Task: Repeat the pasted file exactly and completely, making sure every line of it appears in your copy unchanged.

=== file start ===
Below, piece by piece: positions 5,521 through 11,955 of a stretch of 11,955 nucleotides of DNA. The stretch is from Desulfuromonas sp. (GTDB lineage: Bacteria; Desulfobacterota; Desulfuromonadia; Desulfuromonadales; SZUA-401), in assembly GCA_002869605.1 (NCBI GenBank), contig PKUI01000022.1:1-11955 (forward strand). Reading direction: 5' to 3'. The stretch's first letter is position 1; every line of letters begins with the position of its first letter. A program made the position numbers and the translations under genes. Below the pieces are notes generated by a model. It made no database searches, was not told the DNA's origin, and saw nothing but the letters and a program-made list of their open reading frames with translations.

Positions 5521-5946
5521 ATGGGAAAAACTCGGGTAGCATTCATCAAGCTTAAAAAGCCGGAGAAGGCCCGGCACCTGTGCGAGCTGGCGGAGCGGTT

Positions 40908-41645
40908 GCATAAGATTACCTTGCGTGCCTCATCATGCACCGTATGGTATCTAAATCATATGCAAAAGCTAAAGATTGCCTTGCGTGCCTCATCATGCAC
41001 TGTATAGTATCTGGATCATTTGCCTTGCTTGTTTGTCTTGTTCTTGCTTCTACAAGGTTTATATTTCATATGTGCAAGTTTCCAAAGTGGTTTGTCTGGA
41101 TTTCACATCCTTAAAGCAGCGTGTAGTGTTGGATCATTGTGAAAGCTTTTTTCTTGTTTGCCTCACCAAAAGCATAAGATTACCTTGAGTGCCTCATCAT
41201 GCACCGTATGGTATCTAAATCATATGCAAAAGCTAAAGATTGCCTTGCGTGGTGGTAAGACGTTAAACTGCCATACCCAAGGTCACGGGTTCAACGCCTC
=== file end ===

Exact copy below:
Below, piece by piece: positions 5,521 through 11,955 of a stretch of 11,955 nucleotides of DNA. The stretch is from Desulfuromonas sp. (GTDB lineage: Bacteria; Desulfobacterota; Desulfuromonadia; Desulfuromonadales; SZUA-401), in assembly GCA_002869605.1 (NCBI GenBank), contig PKUI01000022.1:1-11955 (forward strand). Reading direction: 5' to 3'. The stretch's first letter is position 1; every line of letters begins with the position of its first letter. A program made the position numbers and the translations under genes. Below the pieces are notes generated by a model. It made no database searches, was not told the DNA's origin, and saw nothing but the letters and a program-made list of their open reading frames with translations.

Positions 5521-5946
5521 ATGGGAAAAACTCGGGTAGCATTCATCAAGCTTAAAAAGCCGGAGAAGGCCCGGCACCTGTGCGAGCTGGCGGAGCGGTT

Positions 40908-41645
40908 GCATAAGATTACCTTGCGTGCCTCATCATGCACCGTATGGTATCTAAATCATATGCAAAAGCTAAAGATTGCCTTGCGTGCCTCATCATGCAC
41001 TGTATAGTATCTGGATCATTTGCCTTGCTTGTTTGTCTTGTTCTTGCTTCTACAAGGTTTATATTTCATATGTGCAAGTTTCCAAAGTGGTTTGTCTGGA
41101 TTTCACATCCTTAAAGCAGCGTGTAGTGTTGGATCATTGTGAAAGCTTTTTTCTTGTTTGCCTCACCAAAAGCATAAGATTACCTTGAGTGCCTCATCAT
41201 GCACCGTATGGTATCTAAATCATATGCAAAAGCTAAAGATTGCCTTGCGTGGTGGTAAGACGTTAAACTGCCATACCCAAGGTCACGGGTTCAACGCCTC